- Associated Press - Wednesday, April 2, 2014
Teachers get automatic raises in state budget

FRANKFORT, Ky. (AP) - Kentucky’s roughly 100,000 teachers and administrative staff will get an automatic pay raise in each of the next two years - even if their school districts can’t afford it.

The state’s two-year spending plan, approved Monday by the Kentucky General Assembly, requires school districts to give employees a 1 percent raise in the 2015 school year and a 2 percent raise in the 2016 school year. Those raises are in addition to the district raises teachers are scheduled to get based on their district’s pay schedule.

The state raises would cost about $174 million, according to budget estimates. The budget includes an extra $182 million in state money to help districts pay those raises. But that money is divided among districts according to a complex formula, and some districts might not have enough to cover the cost of the raises.

“Based on calculations that quite a number of districts have made, it will cost more to cover the pay raises than the increase they will receive,” said Brad Hughes, spokesman for the Kentucky School Boards Association. “In their situation it becomes another unfunded mandate.”

The raises are a victory for House Democrats, who pushed to make the raises mandatory during last week’s contentious budget negotiations. Senate Republicans wanted the raises to be optional because they were concerned some districts could not pay for them.

Originally, the plan called for teachers to get a 2 percent raise in the first year. But lawmakers flip-flopped those numbers to make it easier for districts.


370,000 Kentuckians sign up for health insurance

FRANKFORT, Ky. (AP) - More than 370,000 people have signed up for health insurance through the state’s marketplace, a project that has come to define Democrat Steve Beshear’s term as governor.

“We are thrilled with the level of interest and enrollment that we’ve seen for our first open enrollment period,” Carrie Banahan, executive director of Kynect, the state’s health insurance marketplace, said in a news release.

But as the governor and his staff celebrated the numbers on Tuesday - one in every 12 Kentuckians now has health insurance through Kynect - the program’s future is less certain in the state legislature.

Monday, state lawmakers approved a two year, $20.3 billion state spending plan that forbids Beshear from using any state tax dollars to pay for Kentucky’s expanded Medicaid program or the private insurance marketplace.

“You give the governor credit for what he’s done. What the governor did was create a portal, a website. That’s all. The product is still Obamacare,” Republican Senate President Robert Stivers said.

Stivers said the Republican majority in the Senate still opposes the federal Affordable Care Act. He said it contributed to this year’s contentious state budget debate, which did not conclude until 5:30 Sunday morning after an all-night closed-door meeting. Of particular concern, Stivers said, was the roughly $100 million the state will have to find in two years to begin paying for the state’s share of the expanded Medicaid program.


Wisconsin, Kentucky governors bet over game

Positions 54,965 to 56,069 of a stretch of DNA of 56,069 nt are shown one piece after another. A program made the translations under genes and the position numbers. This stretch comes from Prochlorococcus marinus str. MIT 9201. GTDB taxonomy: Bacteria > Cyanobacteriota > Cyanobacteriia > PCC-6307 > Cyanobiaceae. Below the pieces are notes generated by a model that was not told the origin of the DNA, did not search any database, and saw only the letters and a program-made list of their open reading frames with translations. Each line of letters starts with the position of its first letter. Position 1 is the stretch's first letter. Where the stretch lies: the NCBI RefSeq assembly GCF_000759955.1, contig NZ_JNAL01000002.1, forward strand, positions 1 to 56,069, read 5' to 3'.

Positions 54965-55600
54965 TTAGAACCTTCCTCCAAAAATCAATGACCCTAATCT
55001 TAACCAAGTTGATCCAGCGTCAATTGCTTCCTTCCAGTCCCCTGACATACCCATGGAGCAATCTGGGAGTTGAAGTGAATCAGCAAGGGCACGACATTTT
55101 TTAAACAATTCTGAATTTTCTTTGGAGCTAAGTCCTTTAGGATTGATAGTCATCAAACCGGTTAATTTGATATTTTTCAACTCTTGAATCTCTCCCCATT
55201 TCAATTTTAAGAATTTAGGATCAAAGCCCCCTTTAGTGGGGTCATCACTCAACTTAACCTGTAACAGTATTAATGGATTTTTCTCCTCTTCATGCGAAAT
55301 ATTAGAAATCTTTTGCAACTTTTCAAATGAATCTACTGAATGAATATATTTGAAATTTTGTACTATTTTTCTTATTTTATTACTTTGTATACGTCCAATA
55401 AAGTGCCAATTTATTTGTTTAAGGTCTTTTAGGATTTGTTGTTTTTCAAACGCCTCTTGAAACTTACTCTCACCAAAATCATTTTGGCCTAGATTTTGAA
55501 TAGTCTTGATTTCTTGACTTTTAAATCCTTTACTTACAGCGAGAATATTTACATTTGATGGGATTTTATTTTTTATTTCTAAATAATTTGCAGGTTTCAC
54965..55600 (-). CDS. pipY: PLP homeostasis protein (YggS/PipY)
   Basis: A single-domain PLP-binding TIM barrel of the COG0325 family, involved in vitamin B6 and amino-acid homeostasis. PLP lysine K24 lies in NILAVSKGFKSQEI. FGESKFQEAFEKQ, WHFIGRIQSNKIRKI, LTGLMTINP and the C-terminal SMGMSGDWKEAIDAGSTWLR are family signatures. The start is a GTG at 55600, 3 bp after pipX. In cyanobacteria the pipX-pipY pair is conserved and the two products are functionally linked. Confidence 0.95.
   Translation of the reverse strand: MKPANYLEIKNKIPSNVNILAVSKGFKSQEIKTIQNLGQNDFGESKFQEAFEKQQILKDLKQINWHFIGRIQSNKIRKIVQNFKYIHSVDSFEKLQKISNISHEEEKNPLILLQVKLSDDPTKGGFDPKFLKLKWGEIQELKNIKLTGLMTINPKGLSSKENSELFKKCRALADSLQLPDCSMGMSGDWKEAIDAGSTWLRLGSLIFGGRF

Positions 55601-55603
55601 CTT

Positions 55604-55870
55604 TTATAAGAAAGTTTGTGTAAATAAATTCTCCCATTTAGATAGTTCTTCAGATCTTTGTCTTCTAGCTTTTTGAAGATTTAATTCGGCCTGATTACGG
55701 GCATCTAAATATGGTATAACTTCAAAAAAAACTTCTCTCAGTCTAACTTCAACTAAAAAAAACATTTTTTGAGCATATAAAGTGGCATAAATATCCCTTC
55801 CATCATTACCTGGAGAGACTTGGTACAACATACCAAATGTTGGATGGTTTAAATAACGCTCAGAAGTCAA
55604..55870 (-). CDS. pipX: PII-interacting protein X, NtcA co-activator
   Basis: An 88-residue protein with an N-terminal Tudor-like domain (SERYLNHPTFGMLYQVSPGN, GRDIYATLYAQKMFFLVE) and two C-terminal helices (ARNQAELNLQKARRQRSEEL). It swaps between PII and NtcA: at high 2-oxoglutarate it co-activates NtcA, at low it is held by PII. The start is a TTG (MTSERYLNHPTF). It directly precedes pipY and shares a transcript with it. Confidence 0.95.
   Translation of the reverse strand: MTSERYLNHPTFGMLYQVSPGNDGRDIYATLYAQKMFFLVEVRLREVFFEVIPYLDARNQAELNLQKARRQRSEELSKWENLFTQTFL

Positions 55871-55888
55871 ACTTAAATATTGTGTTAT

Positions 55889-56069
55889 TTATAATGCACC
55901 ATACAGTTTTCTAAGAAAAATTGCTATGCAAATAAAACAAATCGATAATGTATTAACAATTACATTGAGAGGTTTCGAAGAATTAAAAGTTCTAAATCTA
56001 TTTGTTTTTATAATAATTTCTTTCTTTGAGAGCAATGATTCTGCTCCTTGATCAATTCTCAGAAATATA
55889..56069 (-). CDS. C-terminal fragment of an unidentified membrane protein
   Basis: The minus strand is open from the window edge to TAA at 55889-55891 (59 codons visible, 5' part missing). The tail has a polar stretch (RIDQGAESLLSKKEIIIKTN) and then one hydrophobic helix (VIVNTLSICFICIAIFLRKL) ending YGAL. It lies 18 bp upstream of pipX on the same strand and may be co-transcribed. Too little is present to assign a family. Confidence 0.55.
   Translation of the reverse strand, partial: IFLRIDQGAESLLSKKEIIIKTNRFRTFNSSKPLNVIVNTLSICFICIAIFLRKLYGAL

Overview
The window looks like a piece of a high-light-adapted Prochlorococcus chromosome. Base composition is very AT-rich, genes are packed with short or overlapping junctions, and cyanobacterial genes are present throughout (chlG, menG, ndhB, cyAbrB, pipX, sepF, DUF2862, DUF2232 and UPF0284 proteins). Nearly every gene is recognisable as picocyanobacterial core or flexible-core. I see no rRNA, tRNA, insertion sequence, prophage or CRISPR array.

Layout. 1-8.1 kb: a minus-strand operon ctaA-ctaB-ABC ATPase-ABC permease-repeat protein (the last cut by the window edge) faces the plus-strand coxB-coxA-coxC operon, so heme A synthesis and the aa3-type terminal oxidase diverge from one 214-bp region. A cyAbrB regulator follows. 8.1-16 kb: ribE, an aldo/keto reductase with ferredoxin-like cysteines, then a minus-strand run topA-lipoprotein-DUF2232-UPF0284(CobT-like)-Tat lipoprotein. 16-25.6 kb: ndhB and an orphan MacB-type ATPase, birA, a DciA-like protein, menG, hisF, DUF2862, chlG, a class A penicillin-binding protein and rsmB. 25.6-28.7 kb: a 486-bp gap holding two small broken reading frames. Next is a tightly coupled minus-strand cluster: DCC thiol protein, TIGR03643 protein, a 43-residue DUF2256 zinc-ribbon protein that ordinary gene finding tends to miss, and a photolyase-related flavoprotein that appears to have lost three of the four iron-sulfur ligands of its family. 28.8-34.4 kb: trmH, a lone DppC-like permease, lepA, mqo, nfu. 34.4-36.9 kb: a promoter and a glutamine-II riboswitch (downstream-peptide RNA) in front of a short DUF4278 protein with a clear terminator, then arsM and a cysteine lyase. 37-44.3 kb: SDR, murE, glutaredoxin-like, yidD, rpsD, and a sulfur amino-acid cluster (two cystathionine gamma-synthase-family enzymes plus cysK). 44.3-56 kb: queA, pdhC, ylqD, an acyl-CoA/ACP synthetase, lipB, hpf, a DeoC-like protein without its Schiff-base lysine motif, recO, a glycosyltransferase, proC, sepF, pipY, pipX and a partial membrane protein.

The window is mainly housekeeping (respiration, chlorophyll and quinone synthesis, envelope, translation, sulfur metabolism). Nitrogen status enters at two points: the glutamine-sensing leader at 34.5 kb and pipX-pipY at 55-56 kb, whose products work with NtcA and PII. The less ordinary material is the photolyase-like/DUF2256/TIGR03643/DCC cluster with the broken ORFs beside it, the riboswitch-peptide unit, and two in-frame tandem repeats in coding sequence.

MADISON, Wis. (AP) - Wisconsin and Kentucky’s governors are putting their state’s best beer and bourbon on the line in a friendly wager over the outcome of Saturday’s Final Four game.

Wisconsin Gov. Scott Walker is offering up an array of Wisconsin beer, bratwursts, and cheese. Kentucky Gov. Steve Beshear is betting a fully stocked Kentucky bourbon bar that the Wildcats will best the Badgers.

Walker says the Badgers have the momentum and skills to tame the Wildcats, while Beshear says he looks forward to grilling Wisconsin brats after Kentucky wins.

The two teams meet Saturday night in Arlington, Texas, for the chance to play for the national championship next week.


Family furniture company changes with the times

CAMPBELLSVILLE, Ky. (AP) - A family furniture business in Campbellsville that was destroyed by fire in 2010 is rebuilding with reproduction Shaker and midcentury modern lines, as well as custom work.

The Lexington Herald-Leader (https://bit.ly/1i9Xkab) reports Eugene McMahan & Son Furniture Co. has just four full-time workers today, including McMahan and son Patrick McMahan. But the company has kept afloat thanks to a reputation for quality and a willingness to change with the times.

The business was started by Eugene McMahan’s grandfather and his eight sons in the early 1940s. At its peak it had 38 workers.

Although times have changed, the quality of the furniture has not. Every piece is hand-crafted from solid Kentucky cherry and walnut using traditional joinery.

The McMahans make a lot of traditional cannonball and four-poster beds, chests of drawers, bookcase desks, drop-leaf tables, corner cupboards, sideboards and sugar chests. About half their work is custom. People come to them wanting a piece they have seen elsewhere or they remember from their childhood.

“We don’t charge any extra just to make it different,” Patrick McMahan said. “We charge you based on what it costs us to make it. If you’re a good furniture-maker, you should be able to sit down in a few minutes and figure out measurements.”

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